Genesis 1.0

For the elucidation of those who may have begun reading this blog without knowing me (I am so altruistic, it is not at all an attempt to reconcile the past with myself) I have decided to tell the story of my son’s adoption. To protect the identity of the innocent, he will be referred to affectionately as Sprog.

It was the year 2000. We had been living in Boston about two years at that time, and I was just starting to discover that the dream job I thought I had really wasn’t. I was working in the technology sector, one of those lucky people who spent 8 years at the same desk but worked for 3 different companies in that time. The project I was originally hired to work on was innovative, creative, inventive – all the things I have come to the conclusion I need to be happy in my chosen career. But it was apparently not commercially viable (ie, it was innovative, creative and inventive, not a cheap piece of crap with just enough features that people would buy it in droves) so the project was being wound down and I was becoming vaguely disillusioned.

I was in the throes of deciding it was time to move on when I discovered that my girlfriend was pregnant. Moving on suddenly seemed like a bad idea. I was going to be a daddy, and that was going to take money and stability. Two years out of college, first real job, and a baby on the way. So, unhappy though I was with the state of my working life, I chose to stick with it.

I went to the prenatal appointments with her. We discussed names, we talked about trading in the car for one that would fit a baby seat – and then she dropped the bomb shell. My girlfriend wanted to place our baby for adoption.

Why? I was 28. She was 25. We were not too young to be parents. But she did not think we were “together” enough. She was still in college, and wanted to finish that and have a career of her own. We partied an awful lot, and partied hard. Were we willing to give up our hedonistic lifestyle in favor of being cooped up at home with no money, half an education, and a baby? The money we had been saving towards owning our own home would likely fizzle away in a pile of dirty diapers. Maybe she was right and we really were not ready.

We went to the 20 week ultrasound knowing that Sprog was not coming home with us. I saw the first pictures of my son, unconvinced though I was that they actually bore any resemblance to a human being. Blobs, black blobs. I joked hollowly with the ultrasound technician. I was numb, almost as if my entire consciousness had detached from my body. I have no memory of leaving the doctor’s office or driving home. It was all on autopilot. I was to have many days like that in my future.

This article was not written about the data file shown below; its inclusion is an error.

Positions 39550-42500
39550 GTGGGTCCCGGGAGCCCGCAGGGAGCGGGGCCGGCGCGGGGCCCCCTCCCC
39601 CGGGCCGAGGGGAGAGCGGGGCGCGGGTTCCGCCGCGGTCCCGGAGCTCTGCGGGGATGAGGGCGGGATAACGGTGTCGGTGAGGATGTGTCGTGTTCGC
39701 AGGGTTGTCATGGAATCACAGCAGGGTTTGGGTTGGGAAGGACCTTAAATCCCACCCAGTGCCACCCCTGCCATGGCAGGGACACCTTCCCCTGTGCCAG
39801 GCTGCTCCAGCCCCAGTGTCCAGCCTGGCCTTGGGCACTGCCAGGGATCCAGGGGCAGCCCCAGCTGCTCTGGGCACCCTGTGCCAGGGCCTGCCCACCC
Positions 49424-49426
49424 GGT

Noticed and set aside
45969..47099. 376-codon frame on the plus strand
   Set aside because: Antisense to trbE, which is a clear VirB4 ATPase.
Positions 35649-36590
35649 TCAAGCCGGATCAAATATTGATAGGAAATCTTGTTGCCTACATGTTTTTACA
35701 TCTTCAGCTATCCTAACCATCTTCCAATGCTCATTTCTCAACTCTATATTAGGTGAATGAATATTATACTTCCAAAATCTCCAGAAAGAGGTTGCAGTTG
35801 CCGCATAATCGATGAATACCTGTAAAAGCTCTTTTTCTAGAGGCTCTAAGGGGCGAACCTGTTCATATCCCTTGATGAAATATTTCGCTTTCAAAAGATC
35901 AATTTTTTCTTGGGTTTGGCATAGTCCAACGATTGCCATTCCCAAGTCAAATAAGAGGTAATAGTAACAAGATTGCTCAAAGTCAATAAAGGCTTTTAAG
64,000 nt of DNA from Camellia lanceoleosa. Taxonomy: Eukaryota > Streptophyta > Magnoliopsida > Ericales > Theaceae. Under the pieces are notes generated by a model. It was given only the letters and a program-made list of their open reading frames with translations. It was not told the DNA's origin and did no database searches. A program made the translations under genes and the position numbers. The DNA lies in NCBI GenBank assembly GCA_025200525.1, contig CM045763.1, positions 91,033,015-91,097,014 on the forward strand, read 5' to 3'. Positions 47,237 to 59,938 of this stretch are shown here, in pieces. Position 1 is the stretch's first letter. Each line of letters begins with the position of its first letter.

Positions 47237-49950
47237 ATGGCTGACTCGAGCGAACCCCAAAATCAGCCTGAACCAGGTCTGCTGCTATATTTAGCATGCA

I do remember that night. I emancipated a bottle of tequila and took it to the cemetary, and I drank it with some pills I had gotten from a friend some time before. And I told myself I was doing the right thing.

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5 Responses to “Genesis 1.0”

  1. thanks so much for sharing this. i mean like seriously thanks. while i am in contact with my daughters father (we married other people) and he has shared SOME of what he felt during that time, i know its not complete. we need more male voices. more dads need to be heard. more men need to be involved, held responsible, given the chance to parent a child if the mother does not want to. i look forward to your continued posts.

  2. angelina Says:

    …visit #2:

    Again, thank you for posting this! Thank you for allowing me to have some of my countless questions answered. Part of my world in in turmoil and do not understand all the “whys”. I could not be happier regarding the issue we spoke about last week- what a blessing! However, the endless unanswered questions plague and torture me.

    Hopping you are having a peace-filled day and sending my best regards…

  3. ((Brad)) None of us felt like we had a choice. Thank you for sharing.

  4. I know it must be really hard to deal with the total loss of control over knowing that someone who you helped create will not be in your life. I am a birthmom and in some ways I think that I was blessed to be able to know the life inside me and all. For guys its hard to get you mind around it…
    Thanks for telling your story

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